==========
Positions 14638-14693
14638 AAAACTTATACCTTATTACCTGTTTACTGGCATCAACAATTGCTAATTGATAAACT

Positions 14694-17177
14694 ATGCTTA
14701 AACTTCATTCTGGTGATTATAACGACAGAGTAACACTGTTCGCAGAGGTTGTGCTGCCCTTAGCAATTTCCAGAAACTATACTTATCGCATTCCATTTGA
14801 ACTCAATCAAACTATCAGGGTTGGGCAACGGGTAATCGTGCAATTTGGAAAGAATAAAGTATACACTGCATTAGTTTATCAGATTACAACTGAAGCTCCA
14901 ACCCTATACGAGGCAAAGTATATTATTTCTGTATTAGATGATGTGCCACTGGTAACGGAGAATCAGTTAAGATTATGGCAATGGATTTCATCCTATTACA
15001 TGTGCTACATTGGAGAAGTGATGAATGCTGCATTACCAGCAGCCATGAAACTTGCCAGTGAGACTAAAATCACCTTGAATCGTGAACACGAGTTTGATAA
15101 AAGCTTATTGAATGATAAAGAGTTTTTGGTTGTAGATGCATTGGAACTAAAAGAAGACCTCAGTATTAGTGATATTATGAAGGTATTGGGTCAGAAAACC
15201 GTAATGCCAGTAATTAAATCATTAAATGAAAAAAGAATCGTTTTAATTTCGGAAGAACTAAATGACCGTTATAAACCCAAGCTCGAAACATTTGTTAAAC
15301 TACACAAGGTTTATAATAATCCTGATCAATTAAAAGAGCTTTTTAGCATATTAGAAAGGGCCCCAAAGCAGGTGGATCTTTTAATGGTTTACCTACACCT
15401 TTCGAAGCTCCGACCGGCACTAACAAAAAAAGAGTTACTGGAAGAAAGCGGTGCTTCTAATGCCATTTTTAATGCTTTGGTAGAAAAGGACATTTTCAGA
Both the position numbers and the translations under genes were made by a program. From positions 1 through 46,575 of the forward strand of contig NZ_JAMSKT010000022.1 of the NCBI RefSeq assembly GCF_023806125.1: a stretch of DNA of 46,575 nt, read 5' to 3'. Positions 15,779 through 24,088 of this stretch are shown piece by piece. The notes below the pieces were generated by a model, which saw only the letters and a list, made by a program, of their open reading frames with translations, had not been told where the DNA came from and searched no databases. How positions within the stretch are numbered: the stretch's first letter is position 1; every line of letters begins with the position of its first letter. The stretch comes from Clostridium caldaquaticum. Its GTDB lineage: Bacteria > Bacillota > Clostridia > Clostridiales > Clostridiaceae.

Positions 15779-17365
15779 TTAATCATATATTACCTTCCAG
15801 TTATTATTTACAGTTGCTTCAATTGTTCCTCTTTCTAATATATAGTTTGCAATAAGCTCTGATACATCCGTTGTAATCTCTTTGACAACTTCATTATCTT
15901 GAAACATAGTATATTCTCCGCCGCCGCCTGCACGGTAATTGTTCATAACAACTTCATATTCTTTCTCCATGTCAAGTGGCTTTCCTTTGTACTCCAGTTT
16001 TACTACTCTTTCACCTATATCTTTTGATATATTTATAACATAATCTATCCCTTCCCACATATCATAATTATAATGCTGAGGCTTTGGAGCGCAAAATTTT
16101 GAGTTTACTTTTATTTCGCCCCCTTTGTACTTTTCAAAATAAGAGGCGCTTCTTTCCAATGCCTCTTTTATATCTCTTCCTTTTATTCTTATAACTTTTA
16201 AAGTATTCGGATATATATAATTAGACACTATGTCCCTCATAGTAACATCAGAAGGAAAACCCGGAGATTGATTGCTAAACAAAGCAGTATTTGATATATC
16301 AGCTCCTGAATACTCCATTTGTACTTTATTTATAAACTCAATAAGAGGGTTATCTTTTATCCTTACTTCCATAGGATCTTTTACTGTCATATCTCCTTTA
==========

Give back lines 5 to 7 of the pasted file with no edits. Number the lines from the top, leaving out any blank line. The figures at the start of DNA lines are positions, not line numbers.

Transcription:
14701 AACTTCATTCTGGTGATTATAACGACAGAGTAACACTGTTCGCAGAGGTTGTGCTGCCCTTAGCAATTTCCAGAAACTATACTTATCGCATTCCATTTGA
14801 ACTCAATCAAACTATCAGGGTTGGGCAACGGGTAATCGTGCAATTTGGAAAGAATAAAGTATACACTGCATTAGTTTATCAGATTACAACTGAAGCTCCA
14901 ACCCTATACGAGGCAAAGTATATTATTTCTGTATTAGATGATGTGCCACTGGTAACGGAGAATCAGTTAAGATTATGGCAATGGATTTCATCCTATTACA